The implementation of open data as a principle and practice by state and national governments has been a revelation.
Importantly, the principles have stimulated people’s thinking about the value that can be derived from data and opportunities for collaboration.
One of those great opportunities is where all the players relevant to a location including utilities, local and state governments, and telecommunications and road authorities publish their data to enable a holistic view of particular locations. This could include static and live data on water supply, sewerage, stormwater drainage, electrical networks, telecomm cables, road and transport infrastructure, buildings, land ownership, hydrology etc. Combining data from all service providers will enable much better planning of development activities, actual operations or even responses to emergencies. It would enable much better understanding of the impact of planned works or disasters.
Some benefits include:
- Enabling a holistic view of future development
- Better coordination between councils, utilities, road authorities, and government
- Transparency and empowerment
- Less cost in data capture, minimising duplication.
While there are many challenges that people will raise such as data security, need for standards and wavering confidence in regards to reliability, it all starts with organisations, government and commercial being prepared to share their data i.e. make it open as either data or services. The graph below demonstrates the current attitudes towards the publishing of open data by water utilities. Whereas state and national governments have mandated open data as policy. Utilities, local governments and commercial governments are slow to come to the realisation that the benefits can outweigh the perceived risks.
Digital twins of natural and built environments are virtual replicas of these environments that can be used to simulate existing operations or model scenarios. Importantly, the twins bridge the physical and digital worlds through live data, often IoT sensors.
It is a trending topic at the moment and a huge geospatially-enabled growth area. Unfortunately there tends to be an over emphasis on impressive 3D visual models, however the real value in these models lies in the digital simulation of business operation to assist decision-making in real time. For example, in the water industry there is a move to live operational models that support dashboard views of live water services, warnings about potential defects and alerts of failures. You don’t need to see a model of the thousands of kilometres of pipes and assets to achieve this. Although the model will be underpinned by location-enabled data on assets and their performance.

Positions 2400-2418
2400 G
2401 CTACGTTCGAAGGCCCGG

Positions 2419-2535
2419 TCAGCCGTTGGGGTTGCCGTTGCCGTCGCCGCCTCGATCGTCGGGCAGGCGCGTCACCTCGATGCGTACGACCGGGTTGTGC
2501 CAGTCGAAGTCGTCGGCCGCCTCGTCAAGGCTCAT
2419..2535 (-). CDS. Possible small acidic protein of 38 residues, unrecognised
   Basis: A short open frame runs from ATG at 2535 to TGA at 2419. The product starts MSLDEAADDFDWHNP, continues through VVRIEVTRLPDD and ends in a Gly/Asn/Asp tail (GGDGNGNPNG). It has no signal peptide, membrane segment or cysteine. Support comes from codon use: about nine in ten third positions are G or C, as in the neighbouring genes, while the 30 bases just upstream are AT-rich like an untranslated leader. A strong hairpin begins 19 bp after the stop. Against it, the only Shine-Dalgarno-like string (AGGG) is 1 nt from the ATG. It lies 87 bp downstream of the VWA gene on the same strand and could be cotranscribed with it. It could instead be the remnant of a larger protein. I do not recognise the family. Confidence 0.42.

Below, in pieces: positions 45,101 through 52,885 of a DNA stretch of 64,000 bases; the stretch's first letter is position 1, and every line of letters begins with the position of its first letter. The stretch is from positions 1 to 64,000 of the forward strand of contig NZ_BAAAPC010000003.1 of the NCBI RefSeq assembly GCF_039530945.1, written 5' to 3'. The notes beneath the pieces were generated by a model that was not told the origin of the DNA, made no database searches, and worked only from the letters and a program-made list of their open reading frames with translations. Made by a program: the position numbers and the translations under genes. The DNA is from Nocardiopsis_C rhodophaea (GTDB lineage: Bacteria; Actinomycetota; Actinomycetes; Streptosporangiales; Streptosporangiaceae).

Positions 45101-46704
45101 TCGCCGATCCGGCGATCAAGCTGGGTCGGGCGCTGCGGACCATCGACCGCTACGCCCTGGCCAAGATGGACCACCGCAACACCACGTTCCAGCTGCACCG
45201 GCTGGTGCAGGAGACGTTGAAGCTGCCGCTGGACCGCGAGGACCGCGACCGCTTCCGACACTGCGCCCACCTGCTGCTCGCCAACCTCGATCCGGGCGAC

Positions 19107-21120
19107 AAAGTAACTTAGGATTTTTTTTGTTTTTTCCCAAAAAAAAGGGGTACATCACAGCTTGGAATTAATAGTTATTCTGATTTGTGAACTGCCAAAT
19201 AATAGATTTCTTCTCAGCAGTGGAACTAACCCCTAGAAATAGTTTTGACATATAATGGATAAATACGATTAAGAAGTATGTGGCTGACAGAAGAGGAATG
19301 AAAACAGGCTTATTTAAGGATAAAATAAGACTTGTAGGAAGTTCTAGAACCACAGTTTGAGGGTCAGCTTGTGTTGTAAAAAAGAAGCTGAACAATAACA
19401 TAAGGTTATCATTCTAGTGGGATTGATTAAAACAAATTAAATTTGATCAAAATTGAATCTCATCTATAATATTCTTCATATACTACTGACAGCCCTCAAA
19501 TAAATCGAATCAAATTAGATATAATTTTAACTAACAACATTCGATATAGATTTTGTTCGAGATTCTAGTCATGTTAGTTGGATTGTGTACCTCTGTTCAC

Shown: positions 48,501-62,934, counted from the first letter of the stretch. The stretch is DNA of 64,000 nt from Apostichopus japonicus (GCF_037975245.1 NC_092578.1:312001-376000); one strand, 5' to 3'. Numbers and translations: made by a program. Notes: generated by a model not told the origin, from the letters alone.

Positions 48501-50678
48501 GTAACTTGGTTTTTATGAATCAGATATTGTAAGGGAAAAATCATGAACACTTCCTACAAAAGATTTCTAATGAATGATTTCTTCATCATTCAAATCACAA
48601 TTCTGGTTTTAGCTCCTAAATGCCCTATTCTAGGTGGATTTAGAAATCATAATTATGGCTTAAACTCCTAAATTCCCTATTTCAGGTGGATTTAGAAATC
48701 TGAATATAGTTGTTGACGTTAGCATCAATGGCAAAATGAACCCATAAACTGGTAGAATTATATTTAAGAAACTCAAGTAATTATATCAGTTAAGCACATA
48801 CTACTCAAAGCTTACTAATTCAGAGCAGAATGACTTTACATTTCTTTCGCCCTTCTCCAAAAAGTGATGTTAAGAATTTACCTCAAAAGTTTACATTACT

There are huge range of benefits from implementing operational models, including:
- Live update of the network condition/operation
- Informed operations and decision-making
- Increased data quality and reliability
- Improve performance and management of risks
- Potential to run and analyse future scenarios
As highlighted by the Australian 2018-19 Water Industry Survey, large water authorities are heading towards implementing live operational models for the crucial benefits they provide.
Construction & Engineering
If we take a look at the impact of geospatial technologies and data on one Australian industry, construction and engineering, the financial beneficial impact is huge. These benefits are estimated to be $313-547 million. The benefits are mainly contributed by precision surveys that eliminate the waste of re-work and enable significant automation of machinery such as bulldozers, excavators and graders such that they conform to the site plan.
By 2030 this could grow up to $1-1.9 billion.
“A more productive construction sector can also produce more physical capital or infrastructure than would otherwise be the case and this helps the industry deliver significant economic benefits across the economy”.
Local government, utilities and transport companies with vast networks of assets are investing in accurate location data to better manage their assets. Management relates to being able to value their assets, know condition, plan and deliver maintenance services, quantify impact of new work on neighbouring stakeholders and the environment as well as preserve the safety of their workforce.
Australia-wide, it is estimated these new approaches result in operating cost savings of $445 million to $890 million per annum and capital cost savings of up to $2.4 billion per annum (via ACIL Tasman report).
Given the scale of digital transformation and global challenges, it’s timely to consider how to geo-enable your thinking about how to approach problems as opportunities.